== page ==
Una Vainita

Victor Gill Ramirez Baxter ||//
Celebration of Jamaica’s heritage

Music is an integral part of Jamaica’s cultural fabric. the influence of numerous cultures has been evident in the instruments that have been used over the decades to produce various genres of music. The benta is one such musical instrument, and is believed to have origins in the Congo.

It is made of bamboo with a gourd (calabash) resonator, and is the principal instrument at a Dinki Mini or death observance in the parish of St Mary.

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According to musician Marjorie Whylie, the benta is a glossed instrument (an instrument that can be played from one pitch to another) and is related to other instruments in the region such as the berimbau of Brazil.

Maureen Warner Lewis explains that to make the benta, a long piece of bamboo is cut while still green and pliable.

A piece of the bamboo’s unripened skin is separated carefully with a sharp knife to produce a ribbon of one inch in width for an unbroken length of four feet.

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This ribbon or string remains attached at each end of the bamboo, and several rounds of strong twine are tied around each end to prevent further splitting.

Two wooden bridges are wedged underneath the fibre string to tighten it and raise it from the bamboo.

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The instrument is left to dry. The benta’s noter, also referred to as a slider, is prepared from a round, dry gourd (calabash) whose contents have been emptied through a small hole bored in one end.

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This hole also serves as a finger-hold, the player inserting one or more digits inside it to facilitate greater control during performance.

 

ANCIENT RITES  

According to Olive Lewin, when the benta is being played, it is laid horizontally with two players, one at each end of the instrument.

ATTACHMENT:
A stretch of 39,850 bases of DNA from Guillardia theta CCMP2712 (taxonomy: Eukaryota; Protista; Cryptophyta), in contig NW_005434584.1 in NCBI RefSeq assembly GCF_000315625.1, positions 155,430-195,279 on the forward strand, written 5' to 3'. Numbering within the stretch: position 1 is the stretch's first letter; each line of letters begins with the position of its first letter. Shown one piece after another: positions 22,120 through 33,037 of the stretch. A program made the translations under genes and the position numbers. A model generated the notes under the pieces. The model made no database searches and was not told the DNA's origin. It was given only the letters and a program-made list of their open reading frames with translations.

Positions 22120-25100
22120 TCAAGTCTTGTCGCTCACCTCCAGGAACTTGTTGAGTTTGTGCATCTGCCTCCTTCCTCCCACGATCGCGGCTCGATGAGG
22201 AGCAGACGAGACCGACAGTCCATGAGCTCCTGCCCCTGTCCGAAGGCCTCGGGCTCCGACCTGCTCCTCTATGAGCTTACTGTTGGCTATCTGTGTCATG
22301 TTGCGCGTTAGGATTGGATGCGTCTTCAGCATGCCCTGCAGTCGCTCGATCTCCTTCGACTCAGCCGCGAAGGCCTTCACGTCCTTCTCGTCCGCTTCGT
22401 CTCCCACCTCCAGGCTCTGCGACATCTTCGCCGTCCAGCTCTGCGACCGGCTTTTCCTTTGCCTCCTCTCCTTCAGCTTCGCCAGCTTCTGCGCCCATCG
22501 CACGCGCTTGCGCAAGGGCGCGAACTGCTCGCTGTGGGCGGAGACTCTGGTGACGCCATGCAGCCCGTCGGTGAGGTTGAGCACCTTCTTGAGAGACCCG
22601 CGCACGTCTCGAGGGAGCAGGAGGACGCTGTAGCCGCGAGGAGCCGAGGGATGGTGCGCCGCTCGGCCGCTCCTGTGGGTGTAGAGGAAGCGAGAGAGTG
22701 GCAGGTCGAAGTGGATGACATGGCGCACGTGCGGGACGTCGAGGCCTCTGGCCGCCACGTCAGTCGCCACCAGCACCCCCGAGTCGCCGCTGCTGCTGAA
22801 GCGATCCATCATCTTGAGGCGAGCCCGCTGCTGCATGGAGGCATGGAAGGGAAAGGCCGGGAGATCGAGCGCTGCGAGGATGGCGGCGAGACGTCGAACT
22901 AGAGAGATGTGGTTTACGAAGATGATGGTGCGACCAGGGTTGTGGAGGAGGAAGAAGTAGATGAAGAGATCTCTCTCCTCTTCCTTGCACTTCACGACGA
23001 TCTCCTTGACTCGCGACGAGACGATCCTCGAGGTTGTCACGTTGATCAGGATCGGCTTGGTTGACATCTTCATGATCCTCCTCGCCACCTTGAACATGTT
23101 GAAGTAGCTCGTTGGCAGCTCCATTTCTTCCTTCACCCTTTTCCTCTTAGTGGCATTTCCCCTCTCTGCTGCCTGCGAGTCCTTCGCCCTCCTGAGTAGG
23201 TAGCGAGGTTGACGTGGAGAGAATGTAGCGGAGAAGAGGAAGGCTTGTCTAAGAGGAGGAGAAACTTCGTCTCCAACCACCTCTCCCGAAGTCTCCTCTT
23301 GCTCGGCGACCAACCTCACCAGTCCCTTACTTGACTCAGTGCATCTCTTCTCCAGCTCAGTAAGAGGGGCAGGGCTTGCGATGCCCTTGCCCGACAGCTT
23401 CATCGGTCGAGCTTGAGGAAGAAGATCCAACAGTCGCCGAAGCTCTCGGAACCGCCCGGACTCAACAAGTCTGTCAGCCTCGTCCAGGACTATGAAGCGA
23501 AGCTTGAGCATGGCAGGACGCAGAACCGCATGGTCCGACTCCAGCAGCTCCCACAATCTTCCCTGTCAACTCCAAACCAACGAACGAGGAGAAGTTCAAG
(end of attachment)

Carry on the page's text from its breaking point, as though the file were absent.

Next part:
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One player slides the dried-gourd resonator along the string to produce a heavy, low, and twanging note on the first and third beats of each bar, while a player at the opposite end uses two slender bamboo sticks to play an ostinato rhythm on the string.

The National Dance Theatre Company has choreographed and performs a dance called Gerrehbenta, which takes its name from two of the ancient rites still practised in Jamaica: the gerreh, from Hanover and Westmoreland and the dinkimini which originated in St Mary and utilises the benta.The dance evokes ancestral spirits usually associated with wakes, known as ‘deadyard’ ceremonies.

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The dance also includes the character Horsehead, from jonkonnu, as a symbol of fertility, as well as the Yoruba shawling dance known as etu.

Today, the benta is used almost exclusively to accompany songs at dinki mini ceremonies in the eastern parishes of St Mary and Portland.

© Victor Gill Ramirez

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these take place in the nights following the death of someone in the community.

– Information complied by Sharifa Balfour, assistant curator, National Museum Jamaica, Institute of Jamaica

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© Victor Gill Ramírez Venezuela

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